I am trying to confirm on a Smith chart the matching network for 169MHz frequency using an external PA and and 437Mhz with an external LNA.

I am not able to end at the origin of the Smith chart using the reference design provided.

The transmitting and receiving paths have different frequencies:

For 169MHz, I am trying to verify the conversion from 80 ohms to 50 ohms

For 437MHz, I am trying to verify the conversion from (50+j30) ohms to 50 ohms

In the figure outlined below, could you let me know which lumped elements are used for the matching and which ones are used for decoupling or serve other purposes.

Thank you.

reference design


Not having tried to verify this myself, I'd say it wouldn't be very surprising if matching wasn't exact.

Basically, on small device TX, engineers nowadays tend to just waste a bit of PA power (they've potentially got plenty, compared to what they're allowed to transmit, typically) on a non-optimal matching (which implies worse SWVR) in favor of easier design, and better filtering.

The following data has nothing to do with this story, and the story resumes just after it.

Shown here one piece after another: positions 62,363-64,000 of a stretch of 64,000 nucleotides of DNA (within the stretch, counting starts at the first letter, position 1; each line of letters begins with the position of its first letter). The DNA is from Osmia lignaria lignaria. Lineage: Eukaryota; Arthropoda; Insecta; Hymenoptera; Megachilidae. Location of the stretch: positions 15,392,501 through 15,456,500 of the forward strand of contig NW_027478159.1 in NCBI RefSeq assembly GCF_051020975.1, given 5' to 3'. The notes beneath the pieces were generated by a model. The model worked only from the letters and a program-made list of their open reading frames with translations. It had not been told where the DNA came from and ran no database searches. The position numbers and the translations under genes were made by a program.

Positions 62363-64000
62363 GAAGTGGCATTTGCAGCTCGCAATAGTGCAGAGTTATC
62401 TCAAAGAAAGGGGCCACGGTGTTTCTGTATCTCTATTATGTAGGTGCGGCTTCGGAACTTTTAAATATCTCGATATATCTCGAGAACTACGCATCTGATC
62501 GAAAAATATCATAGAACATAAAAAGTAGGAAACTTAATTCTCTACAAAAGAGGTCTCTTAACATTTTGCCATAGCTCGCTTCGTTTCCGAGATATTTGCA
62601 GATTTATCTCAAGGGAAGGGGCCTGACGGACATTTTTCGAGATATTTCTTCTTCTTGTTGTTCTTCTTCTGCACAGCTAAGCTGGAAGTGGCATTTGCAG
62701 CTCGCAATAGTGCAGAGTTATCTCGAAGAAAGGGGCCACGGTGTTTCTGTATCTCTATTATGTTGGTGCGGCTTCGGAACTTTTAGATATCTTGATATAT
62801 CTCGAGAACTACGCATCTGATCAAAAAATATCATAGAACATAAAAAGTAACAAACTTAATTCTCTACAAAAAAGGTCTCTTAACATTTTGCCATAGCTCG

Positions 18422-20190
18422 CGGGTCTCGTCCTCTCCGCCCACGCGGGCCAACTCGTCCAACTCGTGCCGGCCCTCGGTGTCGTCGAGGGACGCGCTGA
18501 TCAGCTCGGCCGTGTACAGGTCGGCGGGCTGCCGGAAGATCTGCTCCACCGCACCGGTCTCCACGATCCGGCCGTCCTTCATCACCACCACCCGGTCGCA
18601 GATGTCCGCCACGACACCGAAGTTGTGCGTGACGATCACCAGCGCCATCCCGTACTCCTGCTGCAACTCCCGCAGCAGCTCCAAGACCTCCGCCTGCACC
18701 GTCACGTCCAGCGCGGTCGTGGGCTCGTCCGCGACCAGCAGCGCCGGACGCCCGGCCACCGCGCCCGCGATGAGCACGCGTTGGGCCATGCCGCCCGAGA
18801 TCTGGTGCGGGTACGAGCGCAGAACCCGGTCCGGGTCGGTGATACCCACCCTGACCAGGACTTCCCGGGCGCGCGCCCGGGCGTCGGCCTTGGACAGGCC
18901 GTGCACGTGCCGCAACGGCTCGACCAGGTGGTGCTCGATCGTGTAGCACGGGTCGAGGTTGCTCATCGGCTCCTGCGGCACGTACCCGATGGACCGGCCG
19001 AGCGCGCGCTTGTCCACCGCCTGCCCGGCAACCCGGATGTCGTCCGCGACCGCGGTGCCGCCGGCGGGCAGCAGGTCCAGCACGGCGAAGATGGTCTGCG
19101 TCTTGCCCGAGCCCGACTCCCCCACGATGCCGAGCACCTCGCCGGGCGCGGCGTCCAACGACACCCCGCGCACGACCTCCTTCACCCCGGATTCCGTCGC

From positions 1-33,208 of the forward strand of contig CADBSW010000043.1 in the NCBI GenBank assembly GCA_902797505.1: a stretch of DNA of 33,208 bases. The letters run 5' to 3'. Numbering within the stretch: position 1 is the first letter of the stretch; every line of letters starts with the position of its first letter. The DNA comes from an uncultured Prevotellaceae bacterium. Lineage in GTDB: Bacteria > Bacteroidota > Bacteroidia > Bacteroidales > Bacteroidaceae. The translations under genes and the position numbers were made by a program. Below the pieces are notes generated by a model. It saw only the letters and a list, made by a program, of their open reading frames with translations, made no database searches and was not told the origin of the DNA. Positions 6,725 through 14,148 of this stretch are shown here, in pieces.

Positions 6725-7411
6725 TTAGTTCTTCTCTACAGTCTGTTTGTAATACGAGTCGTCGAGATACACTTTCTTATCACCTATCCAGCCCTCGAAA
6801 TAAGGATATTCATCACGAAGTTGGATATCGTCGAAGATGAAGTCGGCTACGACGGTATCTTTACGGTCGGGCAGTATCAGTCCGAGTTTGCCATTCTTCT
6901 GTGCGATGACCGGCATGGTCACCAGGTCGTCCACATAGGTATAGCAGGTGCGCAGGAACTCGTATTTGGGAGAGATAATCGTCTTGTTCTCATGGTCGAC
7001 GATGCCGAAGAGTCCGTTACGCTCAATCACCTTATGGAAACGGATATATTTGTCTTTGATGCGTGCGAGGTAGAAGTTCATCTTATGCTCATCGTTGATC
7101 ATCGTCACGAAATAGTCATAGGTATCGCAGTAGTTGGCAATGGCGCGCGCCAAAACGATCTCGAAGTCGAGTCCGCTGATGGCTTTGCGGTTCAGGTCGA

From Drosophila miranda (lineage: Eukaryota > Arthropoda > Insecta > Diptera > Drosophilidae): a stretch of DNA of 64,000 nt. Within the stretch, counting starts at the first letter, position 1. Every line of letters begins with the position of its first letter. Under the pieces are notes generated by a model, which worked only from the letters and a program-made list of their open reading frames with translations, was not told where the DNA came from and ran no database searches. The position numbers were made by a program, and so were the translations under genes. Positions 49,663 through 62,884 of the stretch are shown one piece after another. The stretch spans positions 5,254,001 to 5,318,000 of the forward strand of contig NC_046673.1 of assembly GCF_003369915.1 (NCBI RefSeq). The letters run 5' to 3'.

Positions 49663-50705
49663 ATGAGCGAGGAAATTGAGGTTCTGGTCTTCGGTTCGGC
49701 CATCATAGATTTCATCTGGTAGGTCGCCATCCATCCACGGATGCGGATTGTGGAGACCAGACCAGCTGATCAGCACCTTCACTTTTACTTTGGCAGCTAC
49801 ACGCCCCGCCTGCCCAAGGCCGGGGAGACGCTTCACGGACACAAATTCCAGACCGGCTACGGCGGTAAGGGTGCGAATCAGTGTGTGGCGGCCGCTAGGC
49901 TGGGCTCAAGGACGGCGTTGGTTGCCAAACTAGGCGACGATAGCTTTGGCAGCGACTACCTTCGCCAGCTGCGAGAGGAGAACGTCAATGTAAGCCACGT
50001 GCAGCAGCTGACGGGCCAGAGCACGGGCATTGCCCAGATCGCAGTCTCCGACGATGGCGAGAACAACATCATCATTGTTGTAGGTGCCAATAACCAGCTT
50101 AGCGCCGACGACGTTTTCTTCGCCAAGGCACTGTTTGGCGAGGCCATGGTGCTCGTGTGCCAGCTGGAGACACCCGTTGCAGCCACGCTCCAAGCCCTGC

Look at it this way: a 80Ω vs 50Ω mismatch would imply a reflection coefficient of enter image description here

So, for your lower frequency, you'd be losing but 23% of energy if you didn't do matching at all. That's not very much, considering the amplifier in that chip won't work constantly efficient at all frequencies; other effects just outshine that mismatch, and if you're not into building the most energy-efficient system possible, you simply wouldn't care.

At the 433MHz ISM band, you get frequency-dependent contributions, too, so that's what I'd try to optimize.


Your Answer

By clicking “Post Your Answer”, you agree to our terms of service, privacy policy and cookie policy

Not the answer you're looking for? Browse other questions tagged or ask your own question.